The Cost of a Year Around the World, Part 2: The Spend

Last time, we talked about the budget process for a year around the world, where I estimated that it would take $28,000 per person (around $500 per week) to circumnavigate the globe (at an enjoyable pace) in roughly a year. After the 54 weeks of travel across 5 continents and 28 countries (31 with layovers), we had spent $25,286.50 per person ($468.27 per week)! Below, I’ll talk about what we actually spent our money on and how we kept our costs down, as well as how you might be able to spend a year traveling on even less.

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Our breakdown of spend for the year.

Sticking to a Budget

A budget only works if you stick to it, so I built a tool to help us track our spending through the entire trip. It’s an Excel spreadsheet with tabs that I tracked all of our spend on in five categories – lodging, food, travel, personal hygiene and health, and fun. It then calculates total spend by category for each week and by country. You can download it for free below to use on your trips, and if you have any questions feel free to contact me!

Download the World Budget Template

P.S., one thing I would change about my budget is to write the spend in on the day the event occurred, not when we purchased tickets. This is the same day for most things, but for travel will help you sort spend better by region. For example, spend in LATAM looked way higher originally because it included the tickets for our flight to New Zealand, but that should actually be part of the Oceania part of the trip. I’ve made adjustments to the data manually below, but it was a pain to do.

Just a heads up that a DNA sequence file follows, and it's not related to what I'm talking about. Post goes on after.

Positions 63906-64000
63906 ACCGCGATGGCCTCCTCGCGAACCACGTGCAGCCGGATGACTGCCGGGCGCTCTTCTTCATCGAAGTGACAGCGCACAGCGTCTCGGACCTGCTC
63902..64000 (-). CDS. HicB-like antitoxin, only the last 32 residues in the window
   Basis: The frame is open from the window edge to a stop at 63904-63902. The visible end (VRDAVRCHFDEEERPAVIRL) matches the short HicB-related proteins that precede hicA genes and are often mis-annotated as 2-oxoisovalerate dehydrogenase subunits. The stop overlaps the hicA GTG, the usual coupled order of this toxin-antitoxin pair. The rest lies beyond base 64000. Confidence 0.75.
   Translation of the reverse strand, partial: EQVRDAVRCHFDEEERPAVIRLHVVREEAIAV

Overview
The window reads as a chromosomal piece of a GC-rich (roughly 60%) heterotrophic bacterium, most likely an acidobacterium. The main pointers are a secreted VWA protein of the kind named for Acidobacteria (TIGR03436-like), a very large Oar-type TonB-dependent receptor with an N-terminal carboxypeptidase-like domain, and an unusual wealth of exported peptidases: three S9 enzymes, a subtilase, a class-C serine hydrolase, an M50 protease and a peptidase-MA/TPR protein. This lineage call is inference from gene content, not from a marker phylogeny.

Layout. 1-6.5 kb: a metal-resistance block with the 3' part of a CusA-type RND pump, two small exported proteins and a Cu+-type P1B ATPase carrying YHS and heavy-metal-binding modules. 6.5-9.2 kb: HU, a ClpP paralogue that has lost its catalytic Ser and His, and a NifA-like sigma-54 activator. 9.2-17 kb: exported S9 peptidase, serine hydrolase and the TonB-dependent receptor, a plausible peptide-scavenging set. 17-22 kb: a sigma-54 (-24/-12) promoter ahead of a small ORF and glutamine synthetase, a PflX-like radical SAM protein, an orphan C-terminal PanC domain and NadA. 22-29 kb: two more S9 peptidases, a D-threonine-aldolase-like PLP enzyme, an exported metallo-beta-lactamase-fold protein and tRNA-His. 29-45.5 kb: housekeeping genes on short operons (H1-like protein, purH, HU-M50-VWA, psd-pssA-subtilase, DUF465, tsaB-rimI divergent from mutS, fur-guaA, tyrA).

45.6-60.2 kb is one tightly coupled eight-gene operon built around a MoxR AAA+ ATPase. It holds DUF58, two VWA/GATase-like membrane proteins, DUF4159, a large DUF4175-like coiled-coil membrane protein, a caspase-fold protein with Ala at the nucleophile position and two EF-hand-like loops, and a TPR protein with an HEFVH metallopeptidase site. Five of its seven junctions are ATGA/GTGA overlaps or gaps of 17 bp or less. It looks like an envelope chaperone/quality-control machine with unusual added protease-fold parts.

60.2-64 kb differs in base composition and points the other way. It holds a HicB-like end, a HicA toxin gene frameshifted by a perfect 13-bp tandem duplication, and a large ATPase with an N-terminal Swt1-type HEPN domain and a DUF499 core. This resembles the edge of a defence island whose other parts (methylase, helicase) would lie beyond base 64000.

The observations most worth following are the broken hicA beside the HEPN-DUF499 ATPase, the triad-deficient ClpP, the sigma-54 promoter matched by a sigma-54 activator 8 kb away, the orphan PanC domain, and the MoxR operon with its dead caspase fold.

What our budget went to

Because I love data, I ran an analysis on our expenses from the trip and below describe our breakdown of what we expected compared to actual spend by category. As an overview, travel was definitely the biggest part of our budget, which is unsurprising when you’re circumnavigating the world. But even this, as well as food and lodging cost less than we thought. And as avid hikers and explorers, we found tons to do that was fun and free.

Our weekly total spend by region.

Travel

Expected: $200 per person per week
Actual: $162.24 per person per week

As mentioned above, travel was our biggest budget category and is nearly twice the size of our nearest other spend categories (food and lodging). This is primarily because I set out with a goal for us to circumnavigate the world AND chase summer, so we had to travel round the globe in a giant sinusoidal shape (that’s a sideways “S” shape for, for those of you who don’t know). We had to cross both the Pacific and Atlantic Oceans and shift between the Northern and Southern Hemispheres, and that much distance to cover in a year while leaving time to enjoy things means we paid money for flights. It was normally a couple hundred dollars here or there, but there were also a few big-ticket items like the flight from Phoenix to Mexico City, to and from the Galapagos, from Santiago to Auckland, and the flight home from Berlin. Trains, which were really only available Western Europe as a mode of transit (save for Russia and Indonesia), were surprisingly often as expensive as flights. Bus was often the slowest, but cheapest and most interesting option between locations (even the bus ride from hell counts).